We often hide our true selves from people around us. Perhaps our authenticity is actually what the world needs.
To the upper class people who live in her elegant Parisian apartment building, Renée Michel is a simple concierge. They would never guess the secret that she guards every waking minute. It is a terrible weight on her conscience and a deep embarrassment. Due to a traumatic event that occurred in her family when she was a child, she lives in mortal fear that someone will see through the chinks in her armor, that someone will see beyond the hedgehog spines that protect her soft and vulnerable core. Her secret? Renée loves to read and think about subjects way above her station. She has a taste for cultured things: art, music, film and philosophy. She loves and appreciates beauty and is particularly fond of Japanese culture. One of the few things she does allow herself is a garden with beautiful camellias, which can be passed off as part of her job. There are clues. It just takes the right people to follow them.
Paloma Joss is the world weary daughter of an upper class yet provincial family. At twelve, she sees her family’s shortcomings and fears being sealed in the fish-bowl of modern adult life. She has no one to confide in and feels increasingly alien to the people around her. Seeing nothing but futility, she has decided to document the last six months of her existence and commit suicide on her thirteenth birthday. Best laid plans do so often go awry.
These two women, who meet and become friends very late in the novel, are the narrators of Muriel Barbery’s The Elegance of the Hedgehog, their individual voices being reinforced by a change in font. This is a story that will ring true to anyone who has felt left out of society, anyone who finds that the things they love most are not valued very much by most people. As a tribe, we are most likely to open up to others that don’t fit in: lonely children, alcoholics, addicts and people who are not “respectable”. Those people are less likely to make us uncomfortable than upper class folks who seem uninterested in life, those who have the privilege of being able to afford anything, but don’t seem to have any interests. When we do find kindred souls, we tend to bond deeply. The Elegance of the Hedgehog is about those meetings between souls and how they change the world, even in the midst of death and decay.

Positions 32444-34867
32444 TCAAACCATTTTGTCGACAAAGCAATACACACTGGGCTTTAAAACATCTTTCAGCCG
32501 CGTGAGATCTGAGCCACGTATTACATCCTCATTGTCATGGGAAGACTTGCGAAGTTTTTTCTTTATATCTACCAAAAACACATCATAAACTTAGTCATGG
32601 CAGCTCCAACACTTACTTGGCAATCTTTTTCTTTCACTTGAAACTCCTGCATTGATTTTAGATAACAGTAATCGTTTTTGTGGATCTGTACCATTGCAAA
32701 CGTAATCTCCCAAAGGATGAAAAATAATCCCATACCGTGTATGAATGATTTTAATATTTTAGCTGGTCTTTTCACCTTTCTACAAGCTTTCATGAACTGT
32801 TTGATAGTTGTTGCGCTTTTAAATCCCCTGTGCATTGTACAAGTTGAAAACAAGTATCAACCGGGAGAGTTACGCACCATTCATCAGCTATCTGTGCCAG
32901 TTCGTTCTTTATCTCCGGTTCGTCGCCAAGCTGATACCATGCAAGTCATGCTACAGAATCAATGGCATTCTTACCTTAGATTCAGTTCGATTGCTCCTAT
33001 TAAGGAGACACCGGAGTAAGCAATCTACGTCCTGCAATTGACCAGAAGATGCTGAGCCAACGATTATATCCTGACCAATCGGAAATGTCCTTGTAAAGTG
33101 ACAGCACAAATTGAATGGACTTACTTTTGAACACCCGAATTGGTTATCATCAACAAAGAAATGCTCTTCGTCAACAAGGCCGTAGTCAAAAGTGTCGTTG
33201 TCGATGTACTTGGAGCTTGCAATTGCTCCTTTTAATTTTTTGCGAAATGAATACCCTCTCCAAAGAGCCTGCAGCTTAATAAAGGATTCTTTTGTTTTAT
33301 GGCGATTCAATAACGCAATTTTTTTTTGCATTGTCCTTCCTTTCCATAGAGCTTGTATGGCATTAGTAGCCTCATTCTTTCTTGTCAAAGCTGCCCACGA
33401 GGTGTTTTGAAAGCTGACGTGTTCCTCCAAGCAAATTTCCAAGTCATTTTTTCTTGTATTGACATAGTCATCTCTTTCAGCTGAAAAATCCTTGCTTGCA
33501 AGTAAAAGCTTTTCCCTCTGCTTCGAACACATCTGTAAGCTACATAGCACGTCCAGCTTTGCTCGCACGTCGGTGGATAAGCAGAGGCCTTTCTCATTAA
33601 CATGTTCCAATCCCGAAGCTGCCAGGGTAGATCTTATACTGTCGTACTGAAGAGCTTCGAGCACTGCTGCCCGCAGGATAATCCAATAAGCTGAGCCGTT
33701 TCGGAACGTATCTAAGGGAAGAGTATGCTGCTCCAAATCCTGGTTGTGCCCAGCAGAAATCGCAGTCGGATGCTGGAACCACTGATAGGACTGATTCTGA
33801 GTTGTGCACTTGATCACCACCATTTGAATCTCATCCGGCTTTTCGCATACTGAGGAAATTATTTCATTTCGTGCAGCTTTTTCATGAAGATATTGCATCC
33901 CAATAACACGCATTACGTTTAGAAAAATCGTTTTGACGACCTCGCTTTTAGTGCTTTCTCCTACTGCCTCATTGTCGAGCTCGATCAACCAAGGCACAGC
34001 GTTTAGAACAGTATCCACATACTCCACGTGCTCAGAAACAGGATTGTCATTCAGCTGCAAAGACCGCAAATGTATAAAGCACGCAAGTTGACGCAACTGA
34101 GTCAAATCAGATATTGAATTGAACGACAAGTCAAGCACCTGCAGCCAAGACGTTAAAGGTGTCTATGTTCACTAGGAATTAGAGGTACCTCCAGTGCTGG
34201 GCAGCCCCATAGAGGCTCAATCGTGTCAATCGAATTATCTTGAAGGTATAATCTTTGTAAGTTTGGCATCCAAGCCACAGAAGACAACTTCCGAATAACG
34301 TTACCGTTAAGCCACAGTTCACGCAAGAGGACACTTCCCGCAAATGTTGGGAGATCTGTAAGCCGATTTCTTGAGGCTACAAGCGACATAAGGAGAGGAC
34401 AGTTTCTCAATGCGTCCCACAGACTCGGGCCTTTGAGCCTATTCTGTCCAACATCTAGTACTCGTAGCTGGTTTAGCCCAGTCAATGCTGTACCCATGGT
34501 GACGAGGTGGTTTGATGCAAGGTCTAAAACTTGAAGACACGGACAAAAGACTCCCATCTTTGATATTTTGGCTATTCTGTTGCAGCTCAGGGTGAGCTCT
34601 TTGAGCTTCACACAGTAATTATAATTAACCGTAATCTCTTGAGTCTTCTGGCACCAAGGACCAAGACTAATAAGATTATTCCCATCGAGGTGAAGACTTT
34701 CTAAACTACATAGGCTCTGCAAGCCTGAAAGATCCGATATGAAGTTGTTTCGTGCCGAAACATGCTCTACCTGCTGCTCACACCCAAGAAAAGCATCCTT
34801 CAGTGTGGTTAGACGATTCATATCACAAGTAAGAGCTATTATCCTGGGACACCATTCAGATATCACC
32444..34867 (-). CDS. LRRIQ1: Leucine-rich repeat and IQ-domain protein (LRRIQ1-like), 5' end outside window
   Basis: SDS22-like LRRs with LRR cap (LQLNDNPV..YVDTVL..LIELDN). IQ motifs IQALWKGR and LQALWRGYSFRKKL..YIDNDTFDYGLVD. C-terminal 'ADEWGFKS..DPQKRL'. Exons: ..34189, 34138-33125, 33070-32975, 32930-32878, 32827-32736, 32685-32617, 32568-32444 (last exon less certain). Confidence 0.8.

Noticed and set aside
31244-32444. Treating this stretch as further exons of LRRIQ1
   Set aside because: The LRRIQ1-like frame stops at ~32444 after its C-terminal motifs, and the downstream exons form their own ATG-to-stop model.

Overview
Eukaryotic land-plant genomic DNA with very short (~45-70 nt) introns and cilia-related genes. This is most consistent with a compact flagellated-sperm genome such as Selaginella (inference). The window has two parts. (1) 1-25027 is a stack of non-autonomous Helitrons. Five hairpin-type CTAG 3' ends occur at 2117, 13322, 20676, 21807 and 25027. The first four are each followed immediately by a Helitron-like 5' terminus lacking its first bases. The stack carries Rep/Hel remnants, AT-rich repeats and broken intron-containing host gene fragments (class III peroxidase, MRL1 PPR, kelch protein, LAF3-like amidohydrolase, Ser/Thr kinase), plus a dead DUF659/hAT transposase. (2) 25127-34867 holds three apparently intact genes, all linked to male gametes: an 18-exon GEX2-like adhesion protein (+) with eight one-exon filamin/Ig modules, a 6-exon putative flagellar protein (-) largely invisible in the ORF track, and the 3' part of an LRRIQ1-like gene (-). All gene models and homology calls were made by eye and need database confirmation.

There is a moment near the end of the novel, when the son of a former tenant comes to see Renée, who he knows as Madame Michel. This young man had a serious drug addiction when he lived in the building and has lived to tell the tale.
“In the flower bed, over there” –he points toward the far side of the courtyard– “there are some pretty little red and white flowers, you planted them there, didn’t you? And one day I asked you what they were but I wasn’t able to remember the name. And yet I used to think about those flowers all the time, I don’t know why. They’re nice to look at, and when I was so bad off I would think about those flowers and it did me good. So I was in the neighborhood just now and I thought, I am going to ask Madame Michel, maybe she can tell me.”
Slightly embarrassed, he waits for my reaction.
“It must seem weird, no? I hope I’m not scaring you, with this flower business.”
“No, not at all. If only I’d known the good they were doing you…I’d have planted them all over the place!”
He laughs like a delighted child.
“Ah, Madame Michel, you know, it practically saved my life. That in itself is a miracle! So can you tell me what they are called?”
Yes, my angel, I can. Along the pathways of hell, breathless, one’s heart in one’s mouth, a faint glow: they are camellias.
“Yes,” I say. “They are camellias.”
He stares at me, wide-eyed. A tear slips across his waiflike cheek.
“Camellias…” he says, lost in a memory that is his alone. “Camellias, yes.” He repeats the word, looking at me again. “That’s it. Camellias.”